One day, when I get old, will I hate something I used to love dearly? Will I become jaded or just realistic?
These are questions I asked myself when I recently saw the Kabul Hostel listed among The Guardian‘s 10 Best Hostels in Barcelona.
I have stayed at Kabul on two occasions: Once, when I was 22, on my first backpacking trip to Europe, and a second time, when I was 30, on my first backpacking trip with — get this — my brother and my parents. No joke. My parents are cheap. They didn’t want to stay in a hotel. They wanted an “authentic” backpacking experience. They were also the only people over 30 in the entire building, cleaning staff included.
The receptionist took pity on us. He at least put is in a room with only four bunks; our family had our own room.
The party atmosphere was a shock not only to my parents, but also to the young people we met in the hostel bar.
“We’re here with our parents,” my brother told an American girl we met. “You’re fucking kidding, right?” she said. “Nope,” I said. “They’re upstairs sleeping, or trying to sleep. They have earplugs.” People were incredulous.
“Why on Earth would your parents want to stay here?” she asked.
“Well, I stayed here years ago and loved it,” I explained. “The location is perfect and it’s dirt cheap. I warned my mom that it would be a little crazy and the funny thing is, her eyes lit up when I told her that. I think she wanted a glimpse of what the young backpacker scene is like.”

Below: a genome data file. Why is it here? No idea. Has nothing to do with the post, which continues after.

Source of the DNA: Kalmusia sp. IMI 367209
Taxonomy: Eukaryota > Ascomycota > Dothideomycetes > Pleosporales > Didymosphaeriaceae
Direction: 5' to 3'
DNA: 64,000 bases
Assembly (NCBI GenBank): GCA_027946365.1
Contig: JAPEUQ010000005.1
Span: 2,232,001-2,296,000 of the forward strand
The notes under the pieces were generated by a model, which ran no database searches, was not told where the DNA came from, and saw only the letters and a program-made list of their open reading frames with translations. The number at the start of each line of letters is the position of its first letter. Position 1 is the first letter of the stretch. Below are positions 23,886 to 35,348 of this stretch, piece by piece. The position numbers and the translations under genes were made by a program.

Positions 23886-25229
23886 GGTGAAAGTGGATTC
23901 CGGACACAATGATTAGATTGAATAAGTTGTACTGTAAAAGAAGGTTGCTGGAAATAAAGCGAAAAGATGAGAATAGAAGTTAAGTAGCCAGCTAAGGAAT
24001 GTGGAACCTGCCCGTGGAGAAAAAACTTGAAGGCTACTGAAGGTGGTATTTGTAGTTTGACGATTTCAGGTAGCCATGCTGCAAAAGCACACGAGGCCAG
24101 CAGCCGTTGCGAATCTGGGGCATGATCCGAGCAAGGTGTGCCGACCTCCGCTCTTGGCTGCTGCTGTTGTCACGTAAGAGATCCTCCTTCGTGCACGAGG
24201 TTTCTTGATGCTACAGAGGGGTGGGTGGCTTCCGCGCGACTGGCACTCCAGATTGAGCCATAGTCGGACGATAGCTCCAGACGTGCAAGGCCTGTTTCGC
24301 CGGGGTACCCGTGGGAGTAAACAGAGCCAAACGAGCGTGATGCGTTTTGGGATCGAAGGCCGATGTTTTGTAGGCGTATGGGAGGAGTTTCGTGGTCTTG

We asked for it.
“A Barcelona institution in the best possible sense, the recently renovated Kabul has been housing backpackers since the pre-Olympic days, before the sailors and prostitutes patrolling the nearby Rambla were replaced by Geordie stag parties,” writes The Guardian‘s Sally Davies. “It’s an unbeatable location, right on the arcaded Plaça Reial in the centre of the Barri Gòtic, but is really aimed at hard-core party people –- the cheap beer and all-night comings and goings of the clubbers make it less fun for anyone here for a quiet weekend of sightseeing, especially in the larger rooms (mixed dorms sleep up to 20 people).”
After three sleepless nights in Barcelona (which my brother and I thoroughly enjoyed), my ‘rents had seen enough. Or maybe they’d heard enough: girls shrieking in the hallways, people shouting, listening to loud music and drinking boxed wine in the adjacent rooms before going out (with all the windows open, as there was no air conditioning).
“This is unbelievable. These kids do not sleep!” said my mom, on the second night. My dad grunted from behind his sleep mask. The earplugs offered little relief.
But we were operating on opposite schedules. Mom and Dad were getting ready to go to bed, just as we were all getting dressed to go out.
We stayed in a private guest house in Venice, the next stop on our trip. No more party hostels for Mom and Dad. NOW, they realized the peace and quiet was worth the extra money.
Honestly, I don’t hate the Kabul Hostel. I had a blast both times I was there. My parents hate it.
Growing up kinda sucks. And so, I resist (see 44. Finishing school/Quitting your job).